New Genetic Risk Factors for Parkinson's Identified

Megan Brooks

July 28, 2014

An international team of scientists has identified 6 new genetic risk factors for Parkinson's disease (PD).

"Unraveling the genetic underpinnings of Parkinson's is vital to understanding the multiple mechanisms involved in this complex disease, and hopefully, may one day lead to effective therapies," senior investigator Andrew Singleton, PhD, from the National Institute on Aging, said in a news release from the National Institutes of Health (NIH) announcing the discovery.

The investigators conducted a large-scale meta-analysis of PD genome-wide association studies (GWAS) using a common set of nearly 7.9 million variants across 13,708 PD cases and 95,282 controls, all of European ancestry.

They identified 26 loci significantly associated with PD, according to a report online July 27 in Nature Genetics. They tested these 26 loci and 6 other previously reported loci in an independent set of 5353 PD cases and 5551 controls.

Substantial Cumulative Risk

Using the NeuroX gene chip that contains roughly 24,000 common gene variants thought to be associated with various neurodegenerative disorders, they confirmed 24 of the 32 single nucleotide polymorphisms (SNPs) tested as genetic risk factors for PD, including 6 newly identified risk loci (SIPA1L2, INPP5F, MIR4697, GCH1, VPS13C, and DDRGK1).

Conditional analyses within loci identified 4 loci contain a secondary independent risk variant, they report. Altogether, the investigators identified and replicated 28 independent risk variants for PD across 24 loci.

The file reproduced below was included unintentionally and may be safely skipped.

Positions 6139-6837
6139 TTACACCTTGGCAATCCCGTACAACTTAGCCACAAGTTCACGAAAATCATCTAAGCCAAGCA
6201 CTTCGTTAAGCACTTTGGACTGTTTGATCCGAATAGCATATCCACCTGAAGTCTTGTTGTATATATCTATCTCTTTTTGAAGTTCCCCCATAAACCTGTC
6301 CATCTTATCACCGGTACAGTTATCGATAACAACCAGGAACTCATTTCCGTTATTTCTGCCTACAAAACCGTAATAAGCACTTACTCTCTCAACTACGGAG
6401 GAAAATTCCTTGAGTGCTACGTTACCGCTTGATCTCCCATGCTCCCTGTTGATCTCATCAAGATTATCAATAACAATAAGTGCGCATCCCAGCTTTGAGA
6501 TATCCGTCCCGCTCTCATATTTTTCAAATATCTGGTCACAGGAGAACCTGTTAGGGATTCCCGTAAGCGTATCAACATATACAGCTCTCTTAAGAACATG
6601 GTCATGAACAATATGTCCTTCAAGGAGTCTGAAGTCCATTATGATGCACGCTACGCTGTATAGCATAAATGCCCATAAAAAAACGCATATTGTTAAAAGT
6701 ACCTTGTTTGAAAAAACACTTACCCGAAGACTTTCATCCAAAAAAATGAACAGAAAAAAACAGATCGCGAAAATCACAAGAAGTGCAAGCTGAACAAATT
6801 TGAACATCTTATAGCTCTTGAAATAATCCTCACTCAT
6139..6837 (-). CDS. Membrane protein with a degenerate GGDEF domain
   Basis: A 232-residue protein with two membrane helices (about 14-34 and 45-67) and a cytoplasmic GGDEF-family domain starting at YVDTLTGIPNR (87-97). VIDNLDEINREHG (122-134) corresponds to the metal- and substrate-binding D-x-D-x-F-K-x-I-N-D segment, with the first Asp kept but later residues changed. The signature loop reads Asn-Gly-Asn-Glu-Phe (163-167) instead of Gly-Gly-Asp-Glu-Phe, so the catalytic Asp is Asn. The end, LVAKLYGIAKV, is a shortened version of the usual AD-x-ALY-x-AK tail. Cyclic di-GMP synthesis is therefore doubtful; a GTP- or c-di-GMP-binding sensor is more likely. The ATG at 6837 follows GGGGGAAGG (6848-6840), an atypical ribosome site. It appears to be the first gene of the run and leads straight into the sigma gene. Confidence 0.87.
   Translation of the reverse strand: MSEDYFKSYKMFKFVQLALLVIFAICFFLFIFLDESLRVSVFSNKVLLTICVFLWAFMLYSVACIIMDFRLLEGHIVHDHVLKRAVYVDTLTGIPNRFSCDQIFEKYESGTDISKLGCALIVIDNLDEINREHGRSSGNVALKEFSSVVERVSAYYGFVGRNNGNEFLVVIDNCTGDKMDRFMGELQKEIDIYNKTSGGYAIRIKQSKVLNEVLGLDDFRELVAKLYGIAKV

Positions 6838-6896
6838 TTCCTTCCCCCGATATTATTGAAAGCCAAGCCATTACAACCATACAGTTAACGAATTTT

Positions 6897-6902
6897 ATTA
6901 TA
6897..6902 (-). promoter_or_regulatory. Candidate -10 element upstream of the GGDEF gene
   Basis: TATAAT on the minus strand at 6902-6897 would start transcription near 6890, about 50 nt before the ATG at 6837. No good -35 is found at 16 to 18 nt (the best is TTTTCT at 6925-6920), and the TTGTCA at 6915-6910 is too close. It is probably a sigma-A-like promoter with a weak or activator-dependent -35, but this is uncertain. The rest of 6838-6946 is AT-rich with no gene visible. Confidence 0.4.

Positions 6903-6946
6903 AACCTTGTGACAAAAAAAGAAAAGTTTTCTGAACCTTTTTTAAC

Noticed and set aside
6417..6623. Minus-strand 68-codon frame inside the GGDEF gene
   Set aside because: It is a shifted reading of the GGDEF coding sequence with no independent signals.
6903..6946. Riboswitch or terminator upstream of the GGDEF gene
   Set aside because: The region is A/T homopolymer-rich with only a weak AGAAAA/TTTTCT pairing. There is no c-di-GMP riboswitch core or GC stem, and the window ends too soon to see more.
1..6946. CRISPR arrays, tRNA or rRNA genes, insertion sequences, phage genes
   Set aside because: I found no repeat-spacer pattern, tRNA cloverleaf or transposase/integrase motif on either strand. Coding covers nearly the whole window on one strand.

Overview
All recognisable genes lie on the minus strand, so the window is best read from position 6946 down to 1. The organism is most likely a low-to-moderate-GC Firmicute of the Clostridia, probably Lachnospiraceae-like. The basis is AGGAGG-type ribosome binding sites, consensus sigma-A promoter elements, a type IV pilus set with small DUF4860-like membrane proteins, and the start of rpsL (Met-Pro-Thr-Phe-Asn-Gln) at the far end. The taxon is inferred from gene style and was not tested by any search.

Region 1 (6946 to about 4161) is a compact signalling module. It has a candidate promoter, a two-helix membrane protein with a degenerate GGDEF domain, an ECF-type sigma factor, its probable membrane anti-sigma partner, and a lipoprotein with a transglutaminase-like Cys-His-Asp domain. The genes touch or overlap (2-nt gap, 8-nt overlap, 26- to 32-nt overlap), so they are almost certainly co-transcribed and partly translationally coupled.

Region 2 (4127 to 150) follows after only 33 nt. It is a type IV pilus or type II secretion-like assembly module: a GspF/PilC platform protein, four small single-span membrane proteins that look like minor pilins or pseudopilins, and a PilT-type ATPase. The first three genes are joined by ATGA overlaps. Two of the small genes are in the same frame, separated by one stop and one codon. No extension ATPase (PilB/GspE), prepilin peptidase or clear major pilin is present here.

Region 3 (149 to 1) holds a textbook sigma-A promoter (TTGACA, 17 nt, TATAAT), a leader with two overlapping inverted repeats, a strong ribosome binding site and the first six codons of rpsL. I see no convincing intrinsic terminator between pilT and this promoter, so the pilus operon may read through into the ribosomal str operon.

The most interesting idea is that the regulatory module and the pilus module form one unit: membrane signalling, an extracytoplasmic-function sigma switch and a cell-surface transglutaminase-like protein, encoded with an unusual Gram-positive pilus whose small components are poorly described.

Although the effect of each individual locus was "small," risk profile analysis showed "substantial cumulative risk" in comparing the highest and lowest quintiles of genetic risk (odds ratio [OR], 3.31; 95% confidence interval [CI], 2.55 – 4.30), the investigators say.

Some of the newly identified risk loci are thought to be involved with Gaucher's disease, and in regulating inflammation and dopamine as well as α-synuclein, a protein that accumulates in the brains of some patients with PD, the NIH news release notes. The investigators say further research is needed to determine the roles of the variants identified in this study.

"The study brought together a large international group of investigators from both public and private institutions who were interested in sharing data to accelerate the discovery of genetic risk factors for Parkinson's disease," Margaret Sutherland, PhD, a program director at the National Institute of Neurological Disorders and Stroke, said in the news release.

"The advantage of this collaborative approach is highlighted in the identification of pathways and gene networks that may significantly increase our understanding of Parkinson's disease," she added.

Dr. Sutherland said the study also demonstrates the utility of the NeuroX chip for "unlocking the secrets of neurodegenerative disorders. The power of these high-tech, data-driven genomic methods allows scientists to find the needle in the haystack that may ultimately lead to new treatments."

The study was supported by National Institute on Aging Intramural Research Program and grants from the National Institute of Neurological Disorders and Stroke, the National Institute on Aging, and the National Institute of Environmental Health Sciences. The authors have disclosed no relevant financial relationships.

Nature Gen. Published online July 27, 2014. Abstract


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